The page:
“The PC version will be technically superior to the console version,” Beynon confirms “That’s just the reality of where we are at the moment in the console cycle, if you have a high-end PC it’ll be able to do things that are beyond the capabilities of the consoles but the goal for the studio is to create something that will push boundaries whatever platform it’s on. We’re confident that the console versions will look as good as anything else on those platforms but if you have that high-end PC you’ll get performance out of Last Light that you can’t get elsewhere.”
More bang for your buck
It’s worth noting that the demo we’re shown has been specifically created for this unveiling and to be shown off at E3, this being the case Beynon states that it does not necessarily represent a level from the final game but is instead intended to give a flavour of gameplay techniques and showcase the team’s technical prowess whilst standing out at a crowded E3.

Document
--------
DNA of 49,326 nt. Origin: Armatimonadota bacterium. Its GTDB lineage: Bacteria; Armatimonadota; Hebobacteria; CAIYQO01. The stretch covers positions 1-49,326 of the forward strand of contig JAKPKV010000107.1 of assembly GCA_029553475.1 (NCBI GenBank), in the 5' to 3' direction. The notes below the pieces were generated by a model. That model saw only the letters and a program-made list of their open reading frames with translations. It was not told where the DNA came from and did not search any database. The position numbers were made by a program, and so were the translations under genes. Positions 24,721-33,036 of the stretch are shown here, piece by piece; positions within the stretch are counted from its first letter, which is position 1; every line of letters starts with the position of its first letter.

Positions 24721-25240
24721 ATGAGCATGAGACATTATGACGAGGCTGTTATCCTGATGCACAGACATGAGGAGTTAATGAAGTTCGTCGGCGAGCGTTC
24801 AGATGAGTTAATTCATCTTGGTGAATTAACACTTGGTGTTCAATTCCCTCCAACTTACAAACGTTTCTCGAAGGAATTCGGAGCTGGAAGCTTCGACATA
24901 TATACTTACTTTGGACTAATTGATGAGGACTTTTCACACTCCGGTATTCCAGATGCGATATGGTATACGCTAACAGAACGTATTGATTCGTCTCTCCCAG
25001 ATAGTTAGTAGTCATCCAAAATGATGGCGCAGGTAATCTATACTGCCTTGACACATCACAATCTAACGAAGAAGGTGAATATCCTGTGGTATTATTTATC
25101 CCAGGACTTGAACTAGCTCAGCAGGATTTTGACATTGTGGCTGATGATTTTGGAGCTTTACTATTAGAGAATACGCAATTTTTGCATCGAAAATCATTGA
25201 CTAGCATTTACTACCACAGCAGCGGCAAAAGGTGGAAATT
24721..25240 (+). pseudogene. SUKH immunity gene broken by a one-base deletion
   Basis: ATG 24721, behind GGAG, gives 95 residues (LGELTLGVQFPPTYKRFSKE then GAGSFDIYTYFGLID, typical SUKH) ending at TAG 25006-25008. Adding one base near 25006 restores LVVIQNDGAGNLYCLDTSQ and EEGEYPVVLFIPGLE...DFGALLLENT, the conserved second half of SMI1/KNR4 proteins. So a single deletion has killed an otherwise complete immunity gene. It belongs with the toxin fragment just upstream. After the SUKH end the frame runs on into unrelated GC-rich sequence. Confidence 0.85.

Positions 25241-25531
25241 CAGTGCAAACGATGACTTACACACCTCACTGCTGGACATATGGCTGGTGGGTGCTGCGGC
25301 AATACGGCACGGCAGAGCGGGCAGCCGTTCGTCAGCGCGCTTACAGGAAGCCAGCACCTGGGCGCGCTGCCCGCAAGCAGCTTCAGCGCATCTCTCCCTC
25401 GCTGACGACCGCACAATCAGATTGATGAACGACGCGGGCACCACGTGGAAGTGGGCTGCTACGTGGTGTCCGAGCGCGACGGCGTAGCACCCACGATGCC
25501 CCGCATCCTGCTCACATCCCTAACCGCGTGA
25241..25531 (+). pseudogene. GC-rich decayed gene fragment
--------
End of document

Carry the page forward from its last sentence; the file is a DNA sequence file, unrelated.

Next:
As such, much is yet to be decided about the full list of features that will be present in the final release. One of these debates currently surrounds the first game’s trading mechanic, in which you used bullets as currency. It was a system that was loved by some and loathed by others with detractors complaining that it took the gritty, scavenge/survival mechanic too far and effectively prevented use of the more interesting and powerful weapons in the game, a criticism that Beynon acknowledges as valid. No specific numbers were announced but Beynon did confirm that the team are adding more weapons to the roster – all adhering to the improvised and handmade ethos that reflects the post-apocalyptic setting. So, with more guns on offer can the bullets-as-currency system return without undermining the expanded arsenal?